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Financial support comes a number of governmental departments astutely identified by Medrano — subsidies for micro-enterprises through the Social Development Ministry; job training grants through the Ministry of Labor; seed capital from the Ministry of Industry. YoNoFui connects women with housing and jobs subsidies.

What they begin in the prison they continue outside. YoNoFui also works with agencies for Social Issues, Prisons, Migrants and Gender Issues, with the Secretariat for Children, Youth and Families — both of which have responsibilities related to the young people whose mothers are incarcerated.

Former prisoners return to the jails to work as teachers, and they are new positive role models to the women inside. Relationships are key. Skills ALONGSIDE psychological and emotional health. Arts and trades continue outside of the penal institutions — carpentry, bookbinding, textile design, textile machinery, weaving, graphic design, silkscreen, photography, poetry and journalism.

The organization is young but Medrano wants a permanent, staffed, full-time “School for Work” inside the prison. In the way, YoNoFui considers young people too in helping them re-establishing their bonds of family, re-adapt to society, YoNoFui can be though of as akin to The Harlem Childrens Zone. Targeting both the practical and the attitudinal is key, that is to build key skills but also to shift the mindset of an entire downtrodden group.

[ SEE MORE OF THE IMAGES HERE ]

Inspiring stuff. Now, aren’t you glad you took a closer look? I am.

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The Global Post has just launched ENCARCELACION an investigative series about the correctional systems of Latin America that “have gone horribly wrong.”

We’ve seen the headlines of jailbreaks in Mexico, riots in Venezuelan prisons, and fires in Honduran jails, but often these stories seems a world away. The politics underpinning the strife in Latin American prisons is not my area of expertise but the importance of the stories is undeniable. It is interesting that the Global Post has used photography as an anchor to the front page.

After digging down into ENCARCELACION‘s trove of info, you may want to follow links to Prison Photography‘s irregular coverage of various aspects of life in Latin American prisons:

Gary KnightJoao PinaJackie Dewe MatthewsValerio BispuriPedro LoboVance Jacobs and Columbian prisonerstourist photography in Bolivian prisonsprison tattoos (some from Central America)Kate Orlinksky’s portraits of Mexican female prisoners Fabio Cuttica at a Columbian prison beauty pageantPatricia Aridjis in Mexico – even Cornell Capa was in Latin American prisons at one time.

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Thanks to Theo Stroomer for the heads up.

I was first aware of João de Carvalho Pina‘s work a couple of years ago when Jim pointed to Pina’s photographic homage to the political prisoners of Portugal (1926-1974). Two of Pina’s grandparents were imprisoned by the Portuguese regime.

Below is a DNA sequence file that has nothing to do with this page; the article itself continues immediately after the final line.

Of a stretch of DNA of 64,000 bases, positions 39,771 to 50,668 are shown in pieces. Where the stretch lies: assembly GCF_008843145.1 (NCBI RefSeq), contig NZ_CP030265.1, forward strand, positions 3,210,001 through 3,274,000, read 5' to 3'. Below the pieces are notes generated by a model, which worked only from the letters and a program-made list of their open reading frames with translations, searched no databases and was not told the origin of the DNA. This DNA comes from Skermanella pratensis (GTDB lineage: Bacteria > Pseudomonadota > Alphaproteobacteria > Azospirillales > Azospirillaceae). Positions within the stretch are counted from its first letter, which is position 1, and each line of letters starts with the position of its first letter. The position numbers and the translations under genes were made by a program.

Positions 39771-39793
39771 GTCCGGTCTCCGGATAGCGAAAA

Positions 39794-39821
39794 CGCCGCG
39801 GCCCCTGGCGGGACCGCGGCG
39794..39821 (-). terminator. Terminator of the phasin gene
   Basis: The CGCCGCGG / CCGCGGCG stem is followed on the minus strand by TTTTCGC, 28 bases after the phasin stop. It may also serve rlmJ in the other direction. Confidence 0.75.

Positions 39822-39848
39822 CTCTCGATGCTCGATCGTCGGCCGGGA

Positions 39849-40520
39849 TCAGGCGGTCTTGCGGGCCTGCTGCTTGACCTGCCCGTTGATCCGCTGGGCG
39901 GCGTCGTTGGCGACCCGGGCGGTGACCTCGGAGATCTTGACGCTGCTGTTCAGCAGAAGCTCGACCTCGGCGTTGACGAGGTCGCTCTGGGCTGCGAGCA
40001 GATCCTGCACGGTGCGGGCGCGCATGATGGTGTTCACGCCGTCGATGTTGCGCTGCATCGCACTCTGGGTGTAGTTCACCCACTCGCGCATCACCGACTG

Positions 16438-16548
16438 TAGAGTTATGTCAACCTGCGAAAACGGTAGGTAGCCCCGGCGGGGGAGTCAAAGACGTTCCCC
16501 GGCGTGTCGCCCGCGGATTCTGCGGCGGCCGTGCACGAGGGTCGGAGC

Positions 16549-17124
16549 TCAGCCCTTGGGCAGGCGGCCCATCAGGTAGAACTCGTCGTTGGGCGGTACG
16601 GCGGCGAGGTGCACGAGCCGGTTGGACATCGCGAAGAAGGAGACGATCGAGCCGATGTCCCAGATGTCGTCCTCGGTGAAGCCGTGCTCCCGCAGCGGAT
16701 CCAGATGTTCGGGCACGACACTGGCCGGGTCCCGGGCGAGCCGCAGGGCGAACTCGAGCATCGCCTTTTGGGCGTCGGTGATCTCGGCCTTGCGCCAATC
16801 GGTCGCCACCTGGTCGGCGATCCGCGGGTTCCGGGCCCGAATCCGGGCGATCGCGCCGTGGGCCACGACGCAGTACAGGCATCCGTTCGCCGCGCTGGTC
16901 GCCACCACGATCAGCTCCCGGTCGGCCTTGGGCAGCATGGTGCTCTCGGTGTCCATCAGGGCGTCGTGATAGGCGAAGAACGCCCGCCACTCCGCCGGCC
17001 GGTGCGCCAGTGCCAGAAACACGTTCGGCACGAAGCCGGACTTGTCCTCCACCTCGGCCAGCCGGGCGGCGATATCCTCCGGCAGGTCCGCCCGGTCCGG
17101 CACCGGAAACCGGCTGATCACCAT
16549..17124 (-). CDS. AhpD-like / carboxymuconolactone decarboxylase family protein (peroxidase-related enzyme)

Just as that terror ended in Europe, another began across six countries in South America. Pina’s project Operation Condor has just featured on the New York Times’ Lens blog, for which Daniel J. Wakin explains:

Operation Condor was a collusion among right-wing dictators in Latin America during the 1970s to eliminate their leftist opponents. The countries involved were Brazil, Argentina, Chile, Paraguay, Uruguay and Bolivia.”

More from the NY Times on the sites of detention:

Mr. Pina said he was struck by how ordinary the locations were — garages, a sports stadium, offices. “Most of them are places that can be in the corner of our houses,” he said. “They’re very normal places”

Very important work, not least the portraits of survivors. Pina’s goal is to create a visual memory of the era working against a relative dearth of historical documentation, “to show people that this actually happened. There are hundreds of thousands of people affected by it.”

The first four chapters of Naomi Klein’s Shock Doctrine deal with the military juntas and international interference in South America from the mid 50s until the 80s. Highly recommended.

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I have been working on a series of posts about the Desaparecidos in Argentina specifically, one group of nationals affected by the continental ideological wars of South America in the 70s and 80s. Expect follow up posts on this subject.

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Pina works on incredible breadth of issues, all related by their focus on the harshest of social violence. Most recently, his work on the gangs of Rio de Janeiro has garnered attention, here and here.

Below is an image from his Portuguese political prisoners project (source).


Book Cover

Cornell Capa, to some extent, lived in the shadow of his older brother Robert. I guess, it is easy for complacent men to adore the still and fallen martyr than to keep apace with a passionate and piqued practitioner. Cornell’s and Robert’s legends are one; Cornell ceaselessly fought his brother’s corner authenticity debate surrounding The Falling Soldier.

Cornell’s indebtedness to his brother was fateful and self-imposed:

“From that day,” Mr. Capa said about his brother’s death, “I was haunted by the question of what happens to the work a photographer leaves behind, by how to make the work stay alive.”

Disappointingly, it is only in extended surveys of Cornell Capa’s career that mention of his fifties photojournalism in Central and Southern America arises. Otherwise, Cornell is celebrated for his political journalism and particularly his campaign coverage of Adlai E. Stevenson, Jack and Bobby Kennedy. Cornell’s photographs from Latin America are often neglected, even demoted.